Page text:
Every Monday, I spotlight a random episode of M*A*S*H, providing a brief review and asking readers to offer their thoughts.
“Images” (#129, 6×09)
Originally Broadcast: Tuesday, November 15th, 1977
Written by Burt Prelutsky
Directed by Burt Metcalfe
Capsule Summary: Margaret has her hands full dealing with an emotional nurse. Meanwhile, Radar decides to get a tattoo.
Although Margaret’s A story and Radar’s B story make up the bulk of this episode, the scenes that stick out for me are those involving Charles. This was the fourth episode produced for Season 6 (although it aired ninth) and it’s clear that the writers were still working on the character of Charles Emerson Winchester, III. He has multiple scenes in this episode but no real story line: in the O.R. he’s snobbish, with Margaret in the Mess Tent he’s a bit of a flirt, and in the Swamp he’s patriotic.
His snobbery during surgery feels too exaggerated. The writers knew they wanted Charles to be aristocratic but they hadn’t yet worked out exactly how to portray that. A few of his lines–“Only the common people truly believe that the world turns on a dime” and “Some people are born with a taste for money and the rest are born with a craving”–don’t entirely fit with how Charles was fleshed out over the years.
Charles and Margaret in the Mess Tent is uncomfortable to watch. There’s been a lot of speculation among M*A*S*H fans that the writers toyed with putting Charles and Margaret together–or at least laying groundwork for a potential romance–and it’s hard not to see that play out in this scene. There’s more than a hint of flirting from Charles, so it can’t be that he just didn’t understand the gossipy nature of the 4077th.
As for Charles waxing patriotic about General MacArthur, here’s another example of an attitude that really doesn’t fit the more established Charles. It’s something Frank probably would have done. Personally, I’m glad the writers decided not to make Charles as jingoistic as Frank. Charles was political but not a rapid flag-waver.
Margaret’s A story is solid but not perfect. Her breakdown over the death of the dog was meant to highlight how compartmentalized Margaret was emotionally. She was able to handle dying patients, horrible wounds, and young soldiers torn apart by war. That was normal. That was war. A dog being hit by a car wasn’t an everyday occurrence. She let her guard down, got attached to the dog, and it dying tore her apart.
The whole thing is just a little too neat and tidy. Margaret doesn’t think Nurse Cooper is cut out for MASH duty, Colonel Potter overrules her, the dog arrives and is killed, and suddenly Margaret realizes she has to cut Cooper some slack. I wish there had been more of a reaction from Margaret to Cooper calling her “tough and unfeeling” during the following exchange:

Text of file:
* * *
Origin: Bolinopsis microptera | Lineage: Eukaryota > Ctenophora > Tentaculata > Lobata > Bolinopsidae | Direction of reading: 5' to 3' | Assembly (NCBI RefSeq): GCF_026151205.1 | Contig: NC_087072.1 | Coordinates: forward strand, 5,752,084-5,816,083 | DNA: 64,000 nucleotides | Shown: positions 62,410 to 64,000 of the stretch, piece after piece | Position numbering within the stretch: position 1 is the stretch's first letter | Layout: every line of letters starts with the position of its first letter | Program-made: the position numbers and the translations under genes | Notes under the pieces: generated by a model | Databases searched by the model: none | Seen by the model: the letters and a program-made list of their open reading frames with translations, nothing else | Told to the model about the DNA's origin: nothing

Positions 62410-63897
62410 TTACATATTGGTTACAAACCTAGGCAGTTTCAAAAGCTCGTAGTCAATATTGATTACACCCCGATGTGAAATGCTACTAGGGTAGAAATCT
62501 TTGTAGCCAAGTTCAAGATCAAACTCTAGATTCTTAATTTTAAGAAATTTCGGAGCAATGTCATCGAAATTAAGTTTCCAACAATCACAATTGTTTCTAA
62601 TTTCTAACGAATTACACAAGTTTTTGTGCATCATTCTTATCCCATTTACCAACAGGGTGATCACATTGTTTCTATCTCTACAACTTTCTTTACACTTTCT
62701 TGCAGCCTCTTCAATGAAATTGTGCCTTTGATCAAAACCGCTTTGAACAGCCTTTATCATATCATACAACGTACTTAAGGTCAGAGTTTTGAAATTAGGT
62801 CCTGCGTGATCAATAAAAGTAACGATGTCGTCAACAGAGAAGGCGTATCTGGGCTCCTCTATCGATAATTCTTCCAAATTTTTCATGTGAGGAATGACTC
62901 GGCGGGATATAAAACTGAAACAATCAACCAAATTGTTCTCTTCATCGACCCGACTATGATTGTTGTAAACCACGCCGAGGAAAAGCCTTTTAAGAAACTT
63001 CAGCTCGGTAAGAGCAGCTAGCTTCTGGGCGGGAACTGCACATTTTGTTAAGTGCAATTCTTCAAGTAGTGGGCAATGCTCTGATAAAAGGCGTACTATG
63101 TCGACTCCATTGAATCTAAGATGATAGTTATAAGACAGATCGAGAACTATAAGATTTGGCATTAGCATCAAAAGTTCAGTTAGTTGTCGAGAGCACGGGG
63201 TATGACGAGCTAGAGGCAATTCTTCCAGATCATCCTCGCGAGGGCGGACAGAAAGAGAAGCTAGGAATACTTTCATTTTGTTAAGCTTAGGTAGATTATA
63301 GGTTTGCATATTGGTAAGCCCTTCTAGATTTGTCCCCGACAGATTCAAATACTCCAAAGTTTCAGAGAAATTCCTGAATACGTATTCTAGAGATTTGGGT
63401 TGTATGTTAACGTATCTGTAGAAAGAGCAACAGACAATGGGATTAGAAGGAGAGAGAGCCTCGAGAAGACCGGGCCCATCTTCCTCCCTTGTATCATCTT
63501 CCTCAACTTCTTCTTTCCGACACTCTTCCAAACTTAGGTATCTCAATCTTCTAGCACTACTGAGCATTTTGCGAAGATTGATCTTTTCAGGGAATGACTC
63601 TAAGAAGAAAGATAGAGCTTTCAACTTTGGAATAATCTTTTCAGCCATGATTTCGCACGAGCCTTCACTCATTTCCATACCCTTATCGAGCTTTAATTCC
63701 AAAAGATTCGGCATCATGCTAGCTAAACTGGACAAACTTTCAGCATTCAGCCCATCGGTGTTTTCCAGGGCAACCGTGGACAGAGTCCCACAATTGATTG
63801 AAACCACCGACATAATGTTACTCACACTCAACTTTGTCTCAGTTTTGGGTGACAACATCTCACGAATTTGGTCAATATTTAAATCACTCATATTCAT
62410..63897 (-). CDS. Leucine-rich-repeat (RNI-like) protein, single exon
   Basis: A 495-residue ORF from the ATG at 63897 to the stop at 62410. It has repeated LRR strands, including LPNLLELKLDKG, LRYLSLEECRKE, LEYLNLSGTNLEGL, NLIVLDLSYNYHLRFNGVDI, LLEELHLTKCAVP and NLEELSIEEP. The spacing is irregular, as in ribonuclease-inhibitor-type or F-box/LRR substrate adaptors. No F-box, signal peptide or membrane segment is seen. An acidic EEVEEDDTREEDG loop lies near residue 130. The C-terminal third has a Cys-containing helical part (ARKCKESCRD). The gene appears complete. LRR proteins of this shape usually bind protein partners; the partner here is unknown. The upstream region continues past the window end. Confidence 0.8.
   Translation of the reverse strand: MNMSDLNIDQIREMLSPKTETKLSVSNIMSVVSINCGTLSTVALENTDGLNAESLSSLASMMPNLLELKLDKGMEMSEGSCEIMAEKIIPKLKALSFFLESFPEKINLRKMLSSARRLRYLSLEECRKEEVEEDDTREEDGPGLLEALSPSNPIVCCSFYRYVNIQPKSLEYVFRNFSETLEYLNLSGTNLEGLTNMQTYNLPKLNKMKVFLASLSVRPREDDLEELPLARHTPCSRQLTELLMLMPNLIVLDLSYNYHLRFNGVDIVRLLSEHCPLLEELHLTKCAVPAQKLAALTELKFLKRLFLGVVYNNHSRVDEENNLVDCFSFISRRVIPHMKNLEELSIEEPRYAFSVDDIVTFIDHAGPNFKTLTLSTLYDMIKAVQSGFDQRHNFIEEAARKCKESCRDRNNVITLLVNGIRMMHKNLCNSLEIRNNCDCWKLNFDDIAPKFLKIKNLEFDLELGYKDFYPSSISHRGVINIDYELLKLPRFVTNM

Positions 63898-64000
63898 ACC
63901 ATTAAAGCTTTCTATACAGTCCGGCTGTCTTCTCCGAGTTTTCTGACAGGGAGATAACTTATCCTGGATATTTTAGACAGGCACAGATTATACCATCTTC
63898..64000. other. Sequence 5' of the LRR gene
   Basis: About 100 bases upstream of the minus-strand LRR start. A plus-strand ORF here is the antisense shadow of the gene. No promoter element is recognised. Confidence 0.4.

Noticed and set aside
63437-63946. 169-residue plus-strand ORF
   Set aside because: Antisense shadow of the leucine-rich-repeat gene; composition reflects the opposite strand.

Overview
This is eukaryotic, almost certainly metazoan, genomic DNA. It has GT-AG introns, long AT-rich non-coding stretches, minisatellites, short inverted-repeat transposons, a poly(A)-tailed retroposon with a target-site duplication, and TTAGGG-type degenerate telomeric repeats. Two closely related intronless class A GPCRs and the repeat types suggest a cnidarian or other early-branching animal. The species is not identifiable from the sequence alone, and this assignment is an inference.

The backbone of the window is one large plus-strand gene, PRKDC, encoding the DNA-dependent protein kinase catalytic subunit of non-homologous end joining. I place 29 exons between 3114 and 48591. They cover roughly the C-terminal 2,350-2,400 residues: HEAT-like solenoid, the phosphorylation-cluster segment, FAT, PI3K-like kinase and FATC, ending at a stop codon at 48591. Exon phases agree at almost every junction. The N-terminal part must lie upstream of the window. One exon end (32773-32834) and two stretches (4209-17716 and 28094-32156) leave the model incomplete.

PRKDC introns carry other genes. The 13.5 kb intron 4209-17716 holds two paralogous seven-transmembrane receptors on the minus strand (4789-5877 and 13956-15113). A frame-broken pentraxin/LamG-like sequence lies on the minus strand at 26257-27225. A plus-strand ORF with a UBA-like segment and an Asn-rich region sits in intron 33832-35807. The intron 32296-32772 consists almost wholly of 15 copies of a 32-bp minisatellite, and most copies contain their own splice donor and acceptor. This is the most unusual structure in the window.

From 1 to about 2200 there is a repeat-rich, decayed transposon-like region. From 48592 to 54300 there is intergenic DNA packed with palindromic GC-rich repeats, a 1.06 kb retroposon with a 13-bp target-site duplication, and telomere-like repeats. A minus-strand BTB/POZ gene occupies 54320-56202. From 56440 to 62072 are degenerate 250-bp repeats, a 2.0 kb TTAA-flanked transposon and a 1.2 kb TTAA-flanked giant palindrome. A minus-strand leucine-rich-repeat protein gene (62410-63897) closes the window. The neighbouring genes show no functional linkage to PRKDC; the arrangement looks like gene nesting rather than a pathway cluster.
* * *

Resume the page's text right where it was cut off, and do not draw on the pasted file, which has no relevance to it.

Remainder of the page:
Margaret: “Oh, but don’t worry, Colonel Potter’ll change his mind. One day he’ll be resecting a bowel and he’ll yell for suction and retraction and there won’t be anyone there to give it to him because you’ll be God knows where crying your eyes out.”
Cooper: “That won’t happen, Major.”
Cooper: “I won’t give you the satisfaction. From now on, I’m going to be just as tough and unfeeling as you are.”
It has to be a brutal thing for Margaret to hear, even if she knows that she’s not unfeeling at all. I think Margaret’s story line would have been stronger if somehow the dog’s death and her breakdown tied into what Cooper said about her.
Radar’s B story is harmless enough but also a perfect example of just how drastically Radar changed after the first three seasons. “Images” conveniently ignores the fact that Radar had a tattoo in “Check-Up” during Season 3, back when he wasn’t so innocent. Here he wants to get a tattoo because he’s “tired of being a nobody” and wants to be “the object of respect, fear, and sex.” The only thing sillier than that explanation is Radar’s hat popping off when he tries to pick up the weights.”
There are eight credited guest stars in this episode. Most are easy to place but I’m not sure where Carmine Scelza (credited as “G.I.”) and Joseph Hardin (credited as “Patient”) show up. Scelza might be the tattoo artist at Rosie’s who calls for Radar. Unless I missed it, the only patient with any lines is Hendrix (played by Larry Block), the soldier with all the tattoos who has a long chat with Radar. So where is Hardin? Could he be the patient Cooper is tending to before Margaret asks Nurse Campbell to relieve her?
If you look very closely as Margaret walks away after telling Klinger to only feed the dog scraps, I swear it looks like the dog’s back legs both lift off the ground. That dog must have really loved eating whatever was on the tray.
What’s with the brief, seemingly random interaction between Hawkeye and a nurse in the Mess Tent doorway? He opens the door, Goldman walks out, and then Hawkeye lets a nurse go in front of him: “Right this way, we have a lovely table for one with a view of the mosquito netting.” Was the script short, so some filler was added? Was it meant to remind viewers that Hawkeye is constantly joking around?